When we think of women's activism in America, figures such as Gloria Steinem and Betty Friedan invariably come to mindthose liberal doyennes who have fought for years to chip away at patriarchy and achieve gender equality. But women's interests are not synonymous with organizations like NOW anymore. As Ronnee Schreiber shows, the conservative ascendancy that began in the Reagan era has been accompanied by the emergence of a broad-based conservative women's movement. And while firebrands like Ann Coulter and Phyllis Schlafly may be the public face of rightwing women's activism, a handful of large and established women's organizations have proven to be the most effective promoters of the conservative agenda.
Righting Feminism shows that one of the keyalbeit overlookeddevelopments in political activism since the 1980s has been the emergence of conservative women's organizations. It focuses on the most prominent of these groups, Concerned Women for America and the Independent Women's Forum, to reveal how they are using feminist rhetoric for conservative ends: outlawing abortion, restricting pornography, and bolstering the traditional family. But ironically, these organizations face a paradox: to combat the legacy of feminismparticularly its appeal to the majority of American womenthey must use the rhetoric of women's empowerment. Indeed, Schreiber amply illustrates how conservative activists are often the beneficiaries of the very feminist politics they oppose. Yet just as importantly, she demolishes two widely believed truisms: that conservatism holds no appeal to women and that modern conservatism is hostile to the very notion of women's activism.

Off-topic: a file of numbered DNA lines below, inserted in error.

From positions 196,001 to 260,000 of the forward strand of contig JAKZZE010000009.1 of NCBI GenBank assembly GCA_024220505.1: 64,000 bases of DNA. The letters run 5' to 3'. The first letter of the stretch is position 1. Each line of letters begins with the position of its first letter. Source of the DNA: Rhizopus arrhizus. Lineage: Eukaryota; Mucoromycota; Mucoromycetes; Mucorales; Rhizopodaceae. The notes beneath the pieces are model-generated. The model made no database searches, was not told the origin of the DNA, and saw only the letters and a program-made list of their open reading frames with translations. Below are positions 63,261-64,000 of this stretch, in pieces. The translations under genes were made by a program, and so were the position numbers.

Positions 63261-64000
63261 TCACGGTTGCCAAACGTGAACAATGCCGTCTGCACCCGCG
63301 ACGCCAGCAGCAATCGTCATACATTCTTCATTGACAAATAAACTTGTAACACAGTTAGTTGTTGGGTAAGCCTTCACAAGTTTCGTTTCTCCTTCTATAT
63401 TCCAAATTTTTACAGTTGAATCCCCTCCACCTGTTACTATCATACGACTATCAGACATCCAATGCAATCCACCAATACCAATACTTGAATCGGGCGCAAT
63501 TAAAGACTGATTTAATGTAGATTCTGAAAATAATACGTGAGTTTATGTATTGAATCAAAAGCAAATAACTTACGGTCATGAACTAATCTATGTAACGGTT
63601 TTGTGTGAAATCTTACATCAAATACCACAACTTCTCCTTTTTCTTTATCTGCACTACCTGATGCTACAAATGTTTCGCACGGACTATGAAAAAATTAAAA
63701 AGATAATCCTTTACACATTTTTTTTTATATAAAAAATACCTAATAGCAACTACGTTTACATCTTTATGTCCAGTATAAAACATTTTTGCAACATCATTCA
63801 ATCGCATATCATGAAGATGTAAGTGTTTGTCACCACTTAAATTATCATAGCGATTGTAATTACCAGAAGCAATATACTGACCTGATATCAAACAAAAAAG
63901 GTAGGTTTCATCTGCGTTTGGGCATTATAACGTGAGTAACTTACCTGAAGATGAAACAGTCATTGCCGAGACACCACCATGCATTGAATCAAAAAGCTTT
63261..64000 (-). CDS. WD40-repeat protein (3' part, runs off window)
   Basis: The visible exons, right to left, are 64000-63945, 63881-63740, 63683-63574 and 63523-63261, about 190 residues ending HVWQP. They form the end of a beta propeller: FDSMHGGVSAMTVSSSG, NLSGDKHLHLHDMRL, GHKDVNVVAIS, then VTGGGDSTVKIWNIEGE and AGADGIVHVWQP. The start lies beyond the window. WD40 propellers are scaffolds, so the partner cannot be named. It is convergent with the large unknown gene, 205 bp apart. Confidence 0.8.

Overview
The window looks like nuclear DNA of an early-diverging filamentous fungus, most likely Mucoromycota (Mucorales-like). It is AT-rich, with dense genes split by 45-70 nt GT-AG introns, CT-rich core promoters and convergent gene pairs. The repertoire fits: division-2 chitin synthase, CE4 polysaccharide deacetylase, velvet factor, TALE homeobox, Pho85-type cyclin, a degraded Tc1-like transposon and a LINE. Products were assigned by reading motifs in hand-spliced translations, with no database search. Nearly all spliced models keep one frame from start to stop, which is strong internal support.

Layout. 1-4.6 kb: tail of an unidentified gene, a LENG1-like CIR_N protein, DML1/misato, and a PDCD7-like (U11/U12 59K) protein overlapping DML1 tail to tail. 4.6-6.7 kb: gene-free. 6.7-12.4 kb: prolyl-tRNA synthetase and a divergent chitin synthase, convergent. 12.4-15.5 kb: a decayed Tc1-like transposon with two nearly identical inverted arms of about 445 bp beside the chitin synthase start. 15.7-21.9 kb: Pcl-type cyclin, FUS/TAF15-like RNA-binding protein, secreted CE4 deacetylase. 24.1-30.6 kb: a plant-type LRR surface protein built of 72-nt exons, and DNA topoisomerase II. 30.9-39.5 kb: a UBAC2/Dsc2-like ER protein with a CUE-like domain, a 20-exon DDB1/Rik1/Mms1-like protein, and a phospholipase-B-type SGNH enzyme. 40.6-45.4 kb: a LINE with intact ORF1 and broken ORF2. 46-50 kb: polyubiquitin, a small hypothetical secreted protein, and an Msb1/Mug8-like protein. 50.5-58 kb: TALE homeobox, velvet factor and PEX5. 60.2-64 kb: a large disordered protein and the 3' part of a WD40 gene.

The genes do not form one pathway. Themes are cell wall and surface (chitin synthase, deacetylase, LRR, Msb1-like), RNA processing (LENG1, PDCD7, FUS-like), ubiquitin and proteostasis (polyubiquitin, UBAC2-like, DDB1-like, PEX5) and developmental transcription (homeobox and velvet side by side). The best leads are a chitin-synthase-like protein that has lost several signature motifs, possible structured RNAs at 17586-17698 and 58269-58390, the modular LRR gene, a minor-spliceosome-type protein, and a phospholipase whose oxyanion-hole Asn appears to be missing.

Based on numerous interviews with colorful conservative activists and extensive analyses of organizational documents, Righting Feminism offers a new way of understanding the unlikely intersection of women's activism and conservative politics in America today.